GOP Primaries: Arizona and Michigan

Let’s start with Arizona…. No surprise there, although the margin of victory is higher than I expected. As a winner-take-all state, this was a nice pickup for Romney. The bad news (minor at best) is that the other candidates didn’t really try in Arizona. The fact that it was winner-take-all didn’t really encourage the smaller candidates to put the money out. On the other hand, you have to wonder how that will impact them moving forward. From this point on, most of the states are winner-take-all states. If you can’t pick up the delegates now in the proportional states, you certainly won’t pick them up down the road.

On to Michigan….

I’m annoyed a bit at some of the reports right now. First, Santorum is claiming victory in the fact that he “barely” lost to Romney. To be fair, Romney won 36% to 33%. It’s narrow, but still respectable. And the reason I’m annoyed over Santorum’s claims? Because he acts like he didn’t have a double-digit lead just a week ago. Let’s call this what it is: A huge hit against Santorum. Even with his slimy calls to Democrats to vote for him to extend the race (and that’s exactly what it is!), he couldn’t hold his double-digit lead. Santorum lost and he lost big, especially for what he was supposed to do just a week ago.

But what truly gets me is an article like this one. Stanley claims Santorum is the better candidate. His proof? I don’t know…. I’m still trying to find it. Sure, he points out that Santorum pulls some demographics, but he has the utter gall to claim that the Democrats who crossed over did so to support Santorum. No they didn’t. They did it to vote against Romney. Santorum is so far to the right of the DNC. Look at the comments coming out of the primaries. One Dem voter said he needed to take a shower after voting for Santorum. A major state party leader claimed that he and many other Democrats would be drinking Pepto Bismol tonight. Those are not the words of supporters. Those are the words of people doing their best to stop a Romney nomination.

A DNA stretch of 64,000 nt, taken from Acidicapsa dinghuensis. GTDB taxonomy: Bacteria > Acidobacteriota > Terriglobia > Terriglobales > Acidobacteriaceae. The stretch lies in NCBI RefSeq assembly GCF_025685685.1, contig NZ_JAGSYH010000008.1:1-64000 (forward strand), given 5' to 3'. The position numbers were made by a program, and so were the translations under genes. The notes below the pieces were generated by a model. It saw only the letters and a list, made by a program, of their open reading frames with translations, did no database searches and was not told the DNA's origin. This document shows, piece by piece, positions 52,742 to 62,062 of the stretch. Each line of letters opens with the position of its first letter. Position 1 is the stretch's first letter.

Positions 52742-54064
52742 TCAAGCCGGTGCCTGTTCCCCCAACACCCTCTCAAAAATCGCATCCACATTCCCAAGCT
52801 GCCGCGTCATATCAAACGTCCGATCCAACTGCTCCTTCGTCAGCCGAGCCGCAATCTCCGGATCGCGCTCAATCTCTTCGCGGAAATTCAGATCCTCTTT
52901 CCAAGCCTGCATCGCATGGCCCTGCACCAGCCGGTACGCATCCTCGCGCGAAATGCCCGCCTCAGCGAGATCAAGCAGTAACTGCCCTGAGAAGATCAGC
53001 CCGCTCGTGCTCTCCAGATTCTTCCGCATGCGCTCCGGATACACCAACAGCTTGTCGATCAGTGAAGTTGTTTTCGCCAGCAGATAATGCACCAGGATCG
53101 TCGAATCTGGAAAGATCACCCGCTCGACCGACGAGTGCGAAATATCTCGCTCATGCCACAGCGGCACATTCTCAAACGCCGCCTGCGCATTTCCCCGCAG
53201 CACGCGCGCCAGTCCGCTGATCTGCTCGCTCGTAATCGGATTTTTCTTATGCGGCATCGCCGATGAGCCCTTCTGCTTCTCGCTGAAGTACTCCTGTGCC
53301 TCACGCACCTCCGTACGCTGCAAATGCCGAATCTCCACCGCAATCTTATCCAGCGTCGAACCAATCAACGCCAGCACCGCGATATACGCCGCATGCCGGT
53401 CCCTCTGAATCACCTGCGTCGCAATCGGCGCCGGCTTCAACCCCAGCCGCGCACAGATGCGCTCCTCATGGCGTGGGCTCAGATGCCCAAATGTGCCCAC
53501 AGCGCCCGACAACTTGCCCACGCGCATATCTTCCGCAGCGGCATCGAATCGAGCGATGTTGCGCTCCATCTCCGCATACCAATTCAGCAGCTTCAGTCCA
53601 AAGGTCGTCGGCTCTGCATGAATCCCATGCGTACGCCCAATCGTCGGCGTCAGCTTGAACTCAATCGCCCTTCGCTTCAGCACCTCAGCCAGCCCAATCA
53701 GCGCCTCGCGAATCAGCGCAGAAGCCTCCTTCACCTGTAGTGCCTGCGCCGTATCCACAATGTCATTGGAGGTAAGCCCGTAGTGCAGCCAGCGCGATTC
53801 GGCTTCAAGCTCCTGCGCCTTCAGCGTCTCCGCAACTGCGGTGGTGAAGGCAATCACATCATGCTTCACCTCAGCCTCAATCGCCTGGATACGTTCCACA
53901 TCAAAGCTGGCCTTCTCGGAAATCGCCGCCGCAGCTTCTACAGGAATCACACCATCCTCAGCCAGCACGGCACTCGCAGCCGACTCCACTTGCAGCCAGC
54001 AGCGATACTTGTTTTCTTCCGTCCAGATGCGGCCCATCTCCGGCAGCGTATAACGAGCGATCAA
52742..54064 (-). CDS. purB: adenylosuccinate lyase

But my single favorite criticism against Romney that Stanley offers is this one:

In the last two weeks, Mitt has been branded as a “Massachusetts moderate” — who thinks it’s perfectly normal for a patriotic woman to own “a couple of Cadillacs.

Really? That’s it?

Most Americans own several cars. Many of them own nice cars, Cadillac or otherwise. Guess what? The Romney’s were successful. Wildly successful. Since when is that a negative in a person? Isn’t that the dream? The Great American Dream.

To be fair, Stanley accurately notes that Romney still has a problem within the party itself. He’s still not building that broad based coalition of demographics. But let’s be real here for a second. A certain pair of candidates in 2008 also did this, and they carried the nomination process into June with their back and forth and tit for tat. That would be Obama and Clinton. The fact that Romney still hasn’t pulled it together doesn’t necessarily mean he can’t. The truth is that when push comes to shove, conservatives will vote for Romney over Obama. They will. The one caveat I’ll throw out there is if a third party comes in.

But other than that, Tim Stanley’s article is an exercise in nonsense. The claims? Irrelevant. The accusations? Trite. The accuracy? Minimal.

Santorum might be a solid candidate, but to claim he is better than Romney, especially on the national stage, is farcical on its face.

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